The blog is still up but hasn’t had a lot of published stuff to it recently. Periodically I do publish stuff there, so that’s that small stories aboutlove.wordpress.com and there are some other stories at bigstorysmall.com. So those are the two blog sites that I’ve published the stories to.
One of the things about publishing online like that is that there are some publishing opportunities that don’t want stories that have been published online. I sort of was aware of that and I was willing to cope with that, but now I’m keeping a few stories back to pitch in other ways.
I’ve got loads of material, but there’s still some good stuff there and I love that very short fiction form. I think probably particularly in Australia there’s a long way to go to really explore that format. Magazines like Seizure are doing a great job with very short fiction and Spineless Wonders, out of Adelaide, are publishing a whole lot of really good stuff. But it seems to be still flying below the radar for the major literary magazines that don’t seem to have explored that form at all. It means that you’re getting a lot of stuff online which is great, but it also means that there’s a lot of fairly undeveloped stuff and you know, having published 365 of those things in a year – there’s plenty there that could have done with a bit more work. There’s also some real gems there as well.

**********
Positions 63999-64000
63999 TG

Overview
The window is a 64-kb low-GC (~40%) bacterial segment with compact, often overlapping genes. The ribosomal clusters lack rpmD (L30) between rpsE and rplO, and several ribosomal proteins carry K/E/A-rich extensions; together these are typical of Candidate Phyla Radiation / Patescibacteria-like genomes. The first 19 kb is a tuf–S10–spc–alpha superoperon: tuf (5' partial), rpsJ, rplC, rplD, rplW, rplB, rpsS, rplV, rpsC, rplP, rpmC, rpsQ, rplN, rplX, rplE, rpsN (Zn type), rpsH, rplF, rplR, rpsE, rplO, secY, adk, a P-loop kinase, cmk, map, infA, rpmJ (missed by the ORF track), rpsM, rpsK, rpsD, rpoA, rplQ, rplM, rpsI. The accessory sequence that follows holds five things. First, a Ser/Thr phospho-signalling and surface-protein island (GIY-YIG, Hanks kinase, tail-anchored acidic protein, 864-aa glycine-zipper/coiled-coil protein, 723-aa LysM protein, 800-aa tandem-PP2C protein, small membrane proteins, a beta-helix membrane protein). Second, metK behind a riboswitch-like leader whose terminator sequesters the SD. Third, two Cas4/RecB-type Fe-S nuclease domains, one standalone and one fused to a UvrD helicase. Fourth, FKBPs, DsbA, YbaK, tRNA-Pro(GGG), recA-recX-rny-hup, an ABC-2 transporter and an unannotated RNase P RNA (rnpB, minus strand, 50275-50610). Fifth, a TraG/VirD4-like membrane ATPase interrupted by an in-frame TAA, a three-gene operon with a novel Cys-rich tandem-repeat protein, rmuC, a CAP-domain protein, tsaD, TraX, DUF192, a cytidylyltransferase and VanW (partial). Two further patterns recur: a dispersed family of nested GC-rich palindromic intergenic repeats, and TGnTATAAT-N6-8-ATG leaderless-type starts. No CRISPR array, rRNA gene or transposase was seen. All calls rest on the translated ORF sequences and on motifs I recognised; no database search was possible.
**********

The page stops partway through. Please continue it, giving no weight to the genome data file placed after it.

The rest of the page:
I have print outs of all 365 but one of the difficulties I have at the end of that project is that I can’t find stories. There’s that many of them and I forget what I’ve called them. I think to myself I want to do something with that plot I had about the tree coming down and I’ll do a word search through a compilation of 365 stories and it can be a bugger of an exercise finding the actual story I’m looking for, which is a good thing. This story is called The Swimmer. This is a draft of a piece that was published in ‘Stoned Crows and Other Australian Icons’, which is a compilation put together by the Spineless Wonders.
So The Swimmer: